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Discoloration can be defined as a change in the original color of a plastic material usually caused by overheating, mechanical shear, contamination, or chemical attack.

Possible Causes & Remedies:

Machine Cause


Remedies: Strive for a 50% shot-to-barrel ratio. This is ideal but can go as low as 20% if the material is not too heat sensitive (like polypropylene) and up to 80% if the material is extremely heat sensitive (like PVC). It is not a good idea to empty the barrel for every shot as more time will be required to bring the next mass of material up to proper heat and degradation may occur.


Remedies: Size the mold to run in a press that supplies an injection shot size of 50% of the barrel if possible. Optimize the overall cycle of the machine, and eliminate any interruptions to that cycle to minimize the amount of time the material is in the heated barrel.


Remedies: Reduce the barrel temperature to the range recommended by the material supplier. Make sure the profile is such that the material heats progressively from the rear to the front of the barrel.


Remedies: Reduce the nozzle temperature to be the same as, or 10 degrees F hotter than, the front zone of the barrel. The extra 10 degrees is used to make up for any heat loss occurring between the nozzle and the sprue bushing against which it seats.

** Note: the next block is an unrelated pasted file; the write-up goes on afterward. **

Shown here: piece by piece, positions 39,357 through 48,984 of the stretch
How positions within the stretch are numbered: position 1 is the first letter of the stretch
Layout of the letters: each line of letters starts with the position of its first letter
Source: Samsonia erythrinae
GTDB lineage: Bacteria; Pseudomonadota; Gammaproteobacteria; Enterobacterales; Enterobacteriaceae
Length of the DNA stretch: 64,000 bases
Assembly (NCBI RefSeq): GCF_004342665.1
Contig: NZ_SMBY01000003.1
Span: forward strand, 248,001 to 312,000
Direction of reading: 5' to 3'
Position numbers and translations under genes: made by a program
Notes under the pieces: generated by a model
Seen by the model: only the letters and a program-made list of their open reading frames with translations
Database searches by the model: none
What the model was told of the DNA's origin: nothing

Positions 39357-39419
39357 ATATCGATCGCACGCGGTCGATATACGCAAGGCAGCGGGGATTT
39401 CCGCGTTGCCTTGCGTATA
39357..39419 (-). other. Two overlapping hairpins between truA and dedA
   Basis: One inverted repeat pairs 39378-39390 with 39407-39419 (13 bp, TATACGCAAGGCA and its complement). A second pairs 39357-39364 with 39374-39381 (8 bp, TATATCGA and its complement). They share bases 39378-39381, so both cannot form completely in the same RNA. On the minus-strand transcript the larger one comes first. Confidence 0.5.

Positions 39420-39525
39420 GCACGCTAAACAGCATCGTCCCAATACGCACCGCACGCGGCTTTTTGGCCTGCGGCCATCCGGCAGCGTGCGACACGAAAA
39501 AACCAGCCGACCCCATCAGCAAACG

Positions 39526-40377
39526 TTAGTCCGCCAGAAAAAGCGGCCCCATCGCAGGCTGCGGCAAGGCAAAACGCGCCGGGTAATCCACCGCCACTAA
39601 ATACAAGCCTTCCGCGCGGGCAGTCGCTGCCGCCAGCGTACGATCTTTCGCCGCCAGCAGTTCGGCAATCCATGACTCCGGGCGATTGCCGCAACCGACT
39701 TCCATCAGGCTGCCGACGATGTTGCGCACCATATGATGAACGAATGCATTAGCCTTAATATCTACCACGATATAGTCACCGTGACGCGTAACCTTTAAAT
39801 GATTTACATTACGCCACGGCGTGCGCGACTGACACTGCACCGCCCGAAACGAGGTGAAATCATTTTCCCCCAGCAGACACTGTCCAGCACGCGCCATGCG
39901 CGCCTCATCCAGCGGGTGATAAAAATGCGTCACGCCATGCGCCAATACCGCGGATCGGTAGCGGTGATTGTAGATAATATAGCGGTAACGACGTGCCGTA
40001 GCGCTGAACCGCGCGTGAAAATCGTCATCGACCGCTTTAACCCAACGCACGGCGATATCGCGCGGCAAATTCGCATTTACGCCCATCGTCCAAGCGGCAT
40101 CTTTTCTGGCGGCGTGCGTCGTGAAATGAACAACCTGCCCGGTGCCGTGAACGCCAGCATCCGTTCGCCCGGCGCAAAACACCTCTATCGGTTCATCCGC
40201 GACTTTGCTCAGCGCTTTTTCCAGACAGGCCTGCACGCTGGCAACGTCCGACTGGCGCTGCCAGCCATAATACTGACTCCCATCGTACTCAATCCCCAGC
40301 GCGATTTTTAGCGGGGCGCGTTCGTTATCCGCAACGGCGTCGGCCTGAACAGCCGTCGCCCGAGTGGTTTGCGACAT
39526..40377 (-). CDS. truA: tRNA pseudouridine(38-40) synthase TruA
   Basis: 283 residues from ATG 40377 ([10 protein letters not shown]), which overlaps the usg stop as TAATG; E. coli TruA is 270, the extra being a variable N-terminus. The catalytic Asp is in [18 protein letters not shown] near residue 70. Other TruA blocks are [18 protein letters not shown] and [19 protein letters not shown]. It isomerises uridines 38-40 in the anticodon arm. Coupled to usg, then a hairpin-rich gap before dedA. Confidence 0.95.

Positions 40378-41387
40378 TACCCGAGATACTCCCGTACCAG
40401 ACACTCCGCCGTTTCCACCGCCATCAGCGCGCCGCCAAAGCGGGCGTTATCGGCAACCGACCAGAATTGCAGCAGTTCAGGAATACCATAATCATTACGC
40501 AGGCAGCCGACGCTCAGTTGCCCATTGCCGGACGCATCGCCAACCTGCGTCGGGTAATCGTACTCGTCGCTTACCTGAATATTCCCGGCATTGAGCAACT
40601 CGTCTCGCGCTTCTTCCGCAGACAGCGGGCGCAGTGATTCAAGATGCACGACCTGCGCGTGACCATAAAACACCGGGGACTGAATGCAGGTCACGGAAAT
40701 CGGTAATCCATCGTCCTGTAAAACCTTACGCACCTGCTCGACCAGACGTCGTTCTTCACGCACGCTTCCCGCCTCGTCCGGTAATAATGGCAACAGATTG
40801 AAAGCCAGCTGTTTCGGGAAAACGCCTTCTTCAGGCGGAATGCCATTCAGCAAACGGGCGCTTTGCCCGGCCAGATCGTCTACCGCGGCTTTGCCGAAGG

Remedies: Optimize the cycle time to accommodate the material being used and the wall thickness of the part being molded. If longer cycles are actually needed, reduce the barrel temperature to minimize degradation.


Remedies: The compression ratio of the screw should be right for the material being molded. The material supplier can provide the ideal compression ratio and the screw manufacturer can provide the compression ratio of the screw being used. If the ratio is not the same, you may have to purchase a screw with the right compression ratio, especially for heat sensitive materials.

Mould Cause


Remedies: Adjust the mold temperature to that recommended by the material supplier. If the parts are too light, heat the mold more. If the parts are too dark, reduce the mold temperature. Make adjustments in 10 degree increments and allow 10 cycles between adjustments for the machine to stabilize.


Remedies: The cooling lines should be designed from the beginning to be efficient and properly located. This is the job of the mold designer. If the mold was not designed right it can be a major problem trying to accommodate for that in the molding process. One thing that can be done is to ensure each mold half has its own temperature control system and that a single unit does not control both halves.

Material Cause


Remedies: The solution is to keep all materials clean, covered, and stored in proper containers with the contents clearly identified, and make sure grade and melt flow are included.

Operator Cause


Remedies: If possible, run the machine on automatic cycle, using the operator only to interrupt the cycle if an emergency occurs. Use a robot if an ``operator'' is really necessary. And, instruct all employees on the importance of maintaining consistent cycles.

(Source: plastictroubleshooter.com)

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